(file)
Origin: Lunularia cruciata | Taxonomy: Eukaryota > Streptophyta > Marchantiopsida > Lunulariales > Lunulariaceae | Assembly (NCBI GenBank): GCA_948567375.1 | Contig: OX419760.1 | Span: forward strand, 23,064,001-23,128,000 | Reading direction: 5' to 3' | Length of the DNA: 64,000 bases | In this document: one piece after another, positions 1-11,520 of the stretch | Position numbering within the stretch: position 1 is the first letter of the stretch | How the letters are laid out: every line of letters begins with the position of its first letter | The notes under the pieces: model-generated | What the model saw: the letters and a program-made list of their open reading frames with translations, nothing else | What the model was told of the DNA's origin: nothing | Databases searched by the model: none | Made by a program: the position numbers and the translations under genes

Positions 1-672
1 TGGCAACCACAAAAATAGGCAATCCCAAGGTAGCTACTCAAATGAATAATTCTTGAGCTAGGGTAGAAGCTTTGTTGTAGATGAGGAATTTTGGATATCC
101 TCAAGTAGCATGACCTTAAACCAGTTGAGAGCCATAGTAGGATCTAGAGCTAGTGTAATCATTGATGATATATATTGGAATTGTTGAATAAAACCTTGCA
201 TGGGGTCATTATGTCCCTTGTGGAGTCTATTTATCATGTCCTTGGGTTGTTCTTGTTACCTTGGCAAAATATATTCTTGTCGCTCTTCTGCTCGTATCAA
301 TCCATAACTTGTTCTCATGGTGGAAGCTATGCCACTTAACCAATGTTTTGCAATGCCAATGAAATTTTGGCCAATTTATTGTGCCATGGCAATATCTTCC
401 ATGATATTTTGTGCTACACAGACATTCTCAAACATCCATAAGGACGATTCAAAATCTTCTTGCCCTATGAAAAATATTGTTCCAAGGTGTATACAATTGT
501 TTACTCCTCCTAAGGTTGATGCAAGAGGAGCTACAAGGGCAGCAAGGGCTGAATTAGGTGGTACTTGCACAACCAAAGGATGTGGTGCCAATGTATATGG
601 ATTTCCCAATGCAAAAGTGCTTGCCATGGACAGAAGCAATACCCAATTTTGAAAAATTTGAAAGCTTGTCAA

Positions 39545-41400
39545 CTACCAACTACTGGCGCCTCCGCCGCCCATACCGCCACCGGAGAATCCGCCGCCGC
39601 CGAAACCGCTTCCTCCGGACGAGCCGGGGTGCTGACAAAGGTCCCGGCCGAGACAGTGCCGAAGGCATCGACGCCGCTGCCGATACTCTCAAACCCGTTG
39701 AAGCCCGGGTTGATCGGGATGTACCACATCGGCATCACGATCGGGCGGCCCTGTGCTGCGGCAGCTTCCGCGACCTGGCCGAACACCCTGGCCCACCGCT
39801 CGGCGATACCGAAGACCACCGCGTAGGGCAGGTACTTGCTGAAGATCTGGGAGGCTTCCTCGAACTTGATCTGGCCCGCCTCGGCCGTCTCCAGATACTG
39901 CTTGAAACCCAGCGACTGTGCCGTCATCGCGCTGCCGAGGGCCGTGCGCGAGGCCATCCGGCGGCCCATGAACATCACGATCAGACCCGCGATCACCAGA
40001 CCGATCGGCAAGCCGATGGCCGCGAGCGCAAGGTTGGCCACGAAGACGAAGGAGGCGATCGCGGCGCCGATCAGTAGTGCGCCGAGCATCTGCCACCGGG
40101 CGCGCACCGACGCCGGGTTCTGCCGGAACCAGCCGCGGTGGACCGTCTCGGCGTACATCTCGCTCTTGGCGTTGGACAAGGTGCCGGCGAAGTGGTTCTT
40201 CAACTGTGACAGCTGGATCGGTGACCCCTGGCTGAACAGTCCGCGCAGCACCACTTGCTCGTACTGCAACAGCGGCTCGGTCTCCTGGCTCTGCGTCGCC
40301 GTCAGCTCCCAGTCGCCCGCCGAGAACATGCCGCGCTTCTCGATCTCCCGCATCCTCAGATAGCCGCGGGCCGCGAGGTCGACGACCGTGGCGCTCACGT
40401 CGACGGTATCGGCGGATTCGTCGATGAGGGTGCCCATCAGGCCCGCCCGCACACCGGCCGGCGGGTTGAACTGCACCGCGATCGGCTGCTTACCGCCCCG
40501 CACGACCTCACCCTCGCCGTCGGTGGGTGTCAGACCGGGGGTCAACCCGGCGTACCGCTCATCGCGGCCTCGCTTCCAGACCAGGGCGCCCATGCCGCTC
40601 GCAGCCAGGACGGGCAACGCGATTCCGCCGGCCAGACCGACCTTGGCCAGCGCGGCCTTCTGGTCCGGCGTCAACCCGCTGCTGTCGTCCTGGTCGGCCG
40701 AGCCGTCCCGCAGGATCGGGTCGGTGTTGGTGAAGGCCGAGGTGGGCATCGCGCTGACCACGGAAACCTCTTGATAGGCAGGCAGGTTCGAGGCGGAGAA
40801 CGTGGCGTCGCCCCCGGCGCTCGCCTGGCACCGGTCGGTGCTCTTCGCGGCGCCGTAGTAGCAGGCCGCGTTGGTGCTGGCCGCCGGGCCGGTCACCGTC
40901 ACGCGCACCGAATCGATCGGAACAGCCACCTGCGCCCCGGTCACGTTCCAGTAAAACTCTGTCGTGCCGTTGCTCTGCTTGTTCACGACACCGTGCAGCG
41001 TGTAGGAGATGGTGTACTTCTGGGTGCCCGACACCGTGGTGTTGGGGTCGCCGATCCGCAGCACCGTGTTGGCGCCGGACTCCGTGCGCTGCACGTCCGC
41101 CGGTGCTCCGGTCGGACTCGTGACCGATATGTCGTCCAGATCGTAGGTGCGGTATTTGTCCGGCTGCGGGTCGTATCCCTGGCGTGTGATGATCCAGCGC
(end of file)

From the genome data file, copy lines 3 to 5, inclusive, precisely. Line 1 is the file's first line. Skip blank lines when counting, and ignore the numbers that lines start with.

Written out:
1 TGGCAACCACAAAAATAGGCAATCCCAAGGTAGCTACTCAAATGAATAATTCTTGAGCTAGGGTAGAAGCTTTGTTGTAGATGAGGAATTTTGGATATCC
101 TCAAGTAGCATGACCTTAAACCAGTTGAGAGCCATAGTAGGATCTAGAGCTAGTGTAATCATTGATGATATATATTGGAATTGTTGAATAAAACCTTGCA
201 TGGGGTCATTATGTCCCTTGTGGAGTCTATTTATCATGTCCTTGGGTTGTTCTTGTTACCTTGGCAAAATATATTCTTGTCGCTCTTCTGCTCGTATCAA